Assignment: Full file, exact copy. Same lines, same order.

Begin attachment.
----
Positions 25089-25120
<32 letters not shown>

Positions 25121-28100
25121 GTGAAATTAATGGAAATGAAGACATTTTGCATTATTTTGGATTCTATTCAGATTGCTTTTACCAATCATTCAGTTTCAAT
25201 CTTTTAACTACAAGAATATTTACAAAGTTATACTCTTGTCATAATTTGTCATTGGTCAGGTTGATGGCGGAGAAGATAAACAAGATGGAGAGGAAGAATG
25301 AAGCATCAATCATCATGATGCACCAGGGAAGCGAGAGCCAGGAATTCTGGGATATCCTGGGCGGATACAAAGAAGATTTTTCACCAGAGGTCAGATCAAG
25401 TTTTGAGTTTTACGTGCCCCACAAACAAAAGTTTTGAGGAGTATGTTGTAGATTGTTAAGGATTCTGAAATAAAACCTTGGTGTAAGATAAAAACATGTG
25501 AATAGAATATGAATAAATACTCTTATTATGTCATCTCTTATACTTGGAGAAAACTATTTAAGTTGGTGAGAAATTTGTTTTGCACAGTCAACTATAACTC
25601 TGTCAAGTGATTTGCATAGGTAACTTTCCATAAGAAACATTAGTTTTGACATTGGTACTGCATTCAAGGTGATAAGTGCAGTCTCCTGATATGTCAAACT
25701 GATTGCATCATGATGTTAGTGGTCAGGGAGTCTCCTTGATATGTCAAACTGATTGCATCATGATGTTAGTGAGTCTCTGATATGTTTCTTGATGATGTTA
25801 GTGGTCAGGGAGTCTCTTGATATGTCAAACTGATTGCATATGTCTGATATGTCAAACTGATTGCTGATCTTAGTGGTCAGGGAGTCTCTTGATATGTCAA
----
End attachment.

Positions 25089-25120
<32 letters not shown>

Positions 25121-28100
25121 GTGAAATTAATGGAAATGAAGACATTTTGCATTATTTTGGATTCTATTCAGATTGCTTTTACCAATCATTCAGTTTCAAT
25201 CTTTTAACTACAAGAATATTTACAAAGTTATACTCTTGTCATAATTTGTCATTGGTCAGGTTGATGGCGGAGAAGATAAACAAGATGGAGAGGAAGAATG
25301 AAGCATCAATCATCATGATGCACCAGGGAAGCGAGAGCCAGGAATTCTGGGATATCCTGGGCGGATACAAAGAAGATTTTTCACCAGAGGTCAGATCAAG
25401 TTTTGAGTTTTACGTGCCCCACAAACAAAAGTTTTGAGGAGTATGTTGTAGATTGTTAAGGATTCTGAAATAAAACCTTGGTGTAAGATAAAAACATGTG
25501 AATAGAATATGAATAAATACTCTTATTATGTCATCTCTTATACTTGGAGAAAACTATTTAAGTTGGTGAGAAATTTGTTTTGCACAGTCAACTATAACTC
25601 TGTCAAGTGATTTGCATAGGTAACTTTCCATAAGAAACATTAGTTTTGACATTGGTACTGCATTCAAGGTGATAAGTGCAGTCTCCTGATATGTCAAACT
25701 GATTGCATCATGATGTTAGTGGTCAGGGAGTCTCCTTGATATGTCAAACTGATTGCATCATGATGTTAGTGAGTCTCTGATATGTTTCTTGATGATGTTA
25801 GTGGTCAGGGAGTCTCTTGATATGTCAAACTGATTGCATATGTCTGATATGTCAAACTGATTGCTGATCTTAGTGGTCAGGGAGTCTCTTGATATGTCAA